Umberslade Farm, Tanworth in Arden
What a delight! 15 years on from when I were a local, here I was driving round the lanes that were the backdrop to an earlier life, taking my kids to the Children’s Farm based here, which is what it is the rest of the year. Arriving 3.30 on the friday, it took little time to build my tent and acclimatise. I had read it described as bijou, and it is: 1 main stage, at the bottom of the field, with a smaller stage in the delightful solar powered Bimble Inn, a marquee at the top. The usual falafel and vegan curry concessions, a massive bar run by local brewers Purity, and a craft events area, you know, make your own charcoal and rustle up a fuzzy felt pagan, that sort of stuff. Very much a “wyrd folk” vibe to it, with one wondering where all these people are the rest of the year. Very friendly, all ages from babes in arms to grey locked oldies. Friday’s music for me was kicked off by the Allah-Las, who seemed a little bemused by the scene in front of them, as if they had been transported back into the 17th century. But their guitars still worked, whipping up a very Light Years Stones style of retrorock. Then, who remembers Day of the Dead, Suspiria and all those 70s horror flicks, with cheesy rock soundtracks played by a group called Goblin? As in, who are Goblin? Well, they were here, utterly enjoyable nonsense, doomy and ornate keyboard heavy italian prog, arpeggios all over the place. Astonishing. From the ridiculous to the sublime? I have deliberately never let a note by the Fall sully my ears, intrigued by all the fuss. I could stand the competent punky metal music, it was Mark E I couldn’t. Looking decidedly unwell, with more microphones than the rest of the band put together, you’d think that one of them might have worked. After 20 minutes of him wandering about the stage, turning amplifiers up willy nilly, leering and gurning at where he thought the audience might be, not that I think he actually knew who or where he was. The crowd loved it so I had to make my excuses. Luckily, with the sun going down, and a bonfire burning behind me, Tinariwen came on the send us to our sleeping bags with the taste of Mr Smiths tongue a mere memory, their hypnotic saharan songs much more intoxicating than on record. A good night.
Unable to find the reputed 5 showers, and with the toilet blocks already redolent of a meat free diet, I took myself off to Solihull leisure centre for the necessary evils. On return the crowd had doubled or trebled, I now parking in a distant turnip field. Spending some time in the Bimble Inn, I caught the rather good Matthew Edwards and the Unfortunates followed by Mark Radcliffes Galleon Blast. I didn’t want to like this supposed vanity project, but I did, a lot, a troupe of elderly reprobates, seemingly press-ganged from a Cropredy bar at closing time, folk-rocking their way through bevy of pirate themed songs, all fiddles, accordions, mandolins and whistles, with the radio2 man proving quite a dab on the drums. Down on the main stage a young band with groovy parents, I guess, given the influences presented, started well and, for me, promptly fizzled out as they tried to maintain a hipness beyond their years. Syd Arthur, ho ho, their name. A glimpse of Mike Heron, the ISB man, proved a pleasant return to the past, shattered unfortunately by his chosen accompanists, Trembling Bells. Supposedly well thought of, I could find no joy in Lavinia Blackwalls shrill keening, nobody else I spoke to either.Much much better was the trio, My Brightest Diamond, centred around Sharon Wordens stunning vocal range and dynamic. The Pretty Things were on next, the immortal core of Phil May and Dick Taylor, 2 younger recruits as their rhythm section, and the extraordinarily Struwwelpeter headed Frank Holland on 2nd guitar and blistering mouth harp. Starting off with Big Boss Man, they played a blinder, acoustic blues segment included, and were the rockiest band of the weekend, and one of the best. How to top that? Actually easy, as it was Wilko Johnson, the stage his home, alongside the wonderful flying fingers of Norman Watt-Roy seamlessly slotting alongside Dylan Howes tremendous drumming. Live is the only way to witness this music, even the TV diluting and destroying the vitality of his performance, all good cheer and bonhomie, reflected back at him from the audience in waves. That was it for me, I was no good for more frolic, taking myself off for an early night.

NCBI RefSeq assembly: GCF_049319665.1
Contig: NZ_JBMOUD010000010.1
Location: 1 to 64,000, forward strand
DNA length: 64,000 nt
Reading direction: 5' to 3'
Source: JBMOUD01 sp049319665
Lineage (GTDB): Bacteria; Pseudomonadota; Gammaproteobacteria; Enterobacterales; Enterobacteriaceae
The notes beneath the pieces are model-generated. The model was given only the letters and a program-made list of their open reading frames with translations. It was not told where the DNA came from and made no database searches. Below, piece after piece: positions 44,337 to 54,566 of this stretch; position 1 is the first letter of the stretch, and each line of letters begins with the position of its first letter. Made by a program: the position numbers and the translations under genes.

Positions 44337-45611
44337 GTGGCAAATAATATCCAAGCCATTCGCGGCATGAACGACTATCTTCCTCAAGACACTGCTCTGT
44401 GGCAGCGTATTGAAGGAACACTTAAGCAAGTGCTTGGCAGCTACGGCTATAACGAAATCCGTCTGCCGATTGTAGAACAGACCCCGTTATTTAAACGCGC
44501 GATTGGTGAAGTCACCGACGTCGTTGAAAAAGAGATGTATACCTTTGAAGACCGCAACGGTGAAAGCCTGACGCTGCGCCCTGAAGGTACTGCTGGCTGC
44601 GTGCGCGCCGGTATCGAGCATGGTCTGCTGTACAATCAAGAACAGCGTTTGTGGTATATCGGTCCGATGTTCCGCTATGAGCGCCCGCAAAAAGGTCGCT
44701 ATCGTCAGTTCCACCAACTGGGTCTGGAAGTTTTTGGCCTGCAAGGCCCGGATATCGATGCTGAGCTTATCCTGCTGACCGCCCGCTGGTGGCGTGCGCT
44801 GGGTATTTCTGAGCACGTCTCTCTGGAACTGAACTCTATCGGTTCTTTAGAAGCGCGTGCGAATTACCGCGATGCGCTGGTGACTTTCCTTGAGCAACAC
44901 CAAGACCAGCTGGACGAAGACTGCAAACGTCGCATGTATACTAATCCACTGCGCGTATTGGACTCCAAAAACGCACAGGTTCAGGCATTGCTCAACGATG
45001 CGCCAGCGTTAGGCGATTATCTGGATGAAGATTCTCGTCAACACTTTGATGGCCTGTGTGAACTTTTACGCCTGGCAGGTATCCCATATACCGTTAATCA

I’d love to describe Sundays antics, but I had taken such a kicking from an earthy red that sense defined I took myself away home for a snooze, rather than risking a day of debauchery waiting for Julian Cope, not on till evening, I elected to take a chance and hope he might have disappointed me. (No doubt someone will now point out quite what a once in a lifetime he played. Never mind, can’t win em all, and I’ve got work tomorrow…..)
Wonderful. With the bill as eclectic as it was, all genres and sub-genres were present, mingling and moving in cheerful harmony. I wish the real world was a bit more like this.
It made me think..
I’d come again.